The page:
Case said the nice thing about the natural gas component of wind energy transmission, and the technology being developed at GE to support the industry, is that the company now develops gas turbines that are made to integrate with renewable energy.
“Having generation that can turn on and off to support wind is very important,” he commented. “Our gas turbines are jet engines that have the ability to turn on and get up to full speed in 10 minutes. That’s the technology we’re developing, and we’ll continue to invest in technology to further develop and optimize the wind resource.”
Although the exact type of unit that would be in use hasn’t been fully determined, Case estimated each one would use 90 to 112 million cubic feet of natural gas per day.
“That would produce about 680 megawatts of power, so it would depend on the need on the transmission line, which would dictate how we would size the plant,” he said.
“We’d be the largest consumer of natural gas in Wyoming, and we’d increase consumption within the state’s borders by 50 percent,” added Pathfinder Renewable Wind Energy Managing Partner Jeff Meyer.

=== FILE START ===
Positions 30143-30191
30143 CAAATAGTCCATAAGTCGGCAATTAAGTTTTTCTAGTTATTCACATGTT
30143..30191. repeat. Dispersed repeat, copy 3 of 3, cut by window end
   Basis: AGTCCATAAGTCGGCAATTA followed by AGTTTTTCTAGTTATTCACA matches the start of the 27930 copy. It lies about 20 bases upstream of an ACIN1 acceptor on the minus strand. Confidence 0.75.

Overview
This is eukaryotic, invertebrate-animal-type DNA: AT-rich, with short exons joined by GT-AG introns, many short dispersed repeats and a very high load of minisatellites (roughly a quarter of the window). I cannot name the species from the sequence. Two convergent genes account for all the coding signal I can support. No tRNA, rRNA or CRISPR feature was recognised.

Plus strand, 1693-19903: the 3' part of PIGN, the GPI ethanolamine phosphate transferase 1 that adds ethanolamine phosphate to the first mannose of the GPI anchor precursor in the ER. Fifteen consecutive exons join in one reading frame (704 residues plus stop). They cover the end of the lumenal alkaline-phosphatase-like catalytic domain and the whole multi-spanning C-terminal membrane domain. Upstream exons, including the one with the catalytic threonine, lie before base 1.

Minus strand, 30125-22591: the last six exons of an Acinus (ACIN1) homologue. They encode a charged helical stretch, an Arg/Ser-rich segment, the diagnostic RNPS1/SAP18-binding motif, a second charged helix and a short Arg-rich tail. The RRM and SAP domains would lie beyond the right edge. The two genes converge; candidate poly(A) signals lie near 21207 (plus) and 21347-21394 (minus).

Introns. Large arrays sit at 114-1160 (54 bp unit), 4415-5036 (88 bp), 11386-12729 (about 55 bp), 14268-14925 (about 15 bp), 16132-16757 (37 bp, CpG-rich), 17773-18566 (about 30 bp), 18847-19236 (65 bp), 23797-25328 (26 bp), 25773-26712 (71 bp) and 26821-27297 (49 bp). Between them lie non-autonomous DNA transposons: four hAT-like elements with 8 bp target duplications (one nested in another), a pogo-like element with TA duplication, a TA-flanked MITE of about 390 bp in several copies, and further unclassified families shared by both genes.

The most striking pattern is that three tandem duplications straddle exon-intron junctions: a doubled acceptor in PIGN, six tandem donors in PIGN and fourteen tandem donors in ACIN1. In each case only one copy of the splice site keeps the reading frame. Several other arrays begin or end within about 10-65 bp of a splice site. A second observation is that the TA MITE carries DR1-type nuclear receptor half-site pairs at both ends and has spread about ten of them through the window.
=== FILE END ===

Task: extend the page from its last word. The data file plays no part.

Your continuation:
“We can take some of Wyoming’s gas and help create energy, balance the transmission line and provide supplemental power,” he said. “We can take Wyoming’s natural resource and satisfy an insatiable demand for renewable power. This project has the market dynamics going for it.”
Meyer explains tax situation
Jeff Meyer, managing partner in Pathfinder Renewable Wind Energy, says his company is in agreement on the total amount of the taxes his company will pay for wind development in Platte County, but he says the disagreement is when they should be paid.
“The 3,000 megawatt project will represent close to $1 billion in taxes paid over the 30-year life, or about $30 million per year for Platte County, and a little more than half of that would stick in the county,” says Meyer. “With an annual operating budget for the entire county projected to be $12.1 million in 2012, Pathfinder would almost double the entire budget per year, every year.”
He says the disagreement is not over the total dollars, but when they should be paid.
“The status quo model calls on us to pay $300 million of the $1 billion before we even start generating our first electron for the California market, and because of that we can’t get bank financing,” he explains of the project’s current status.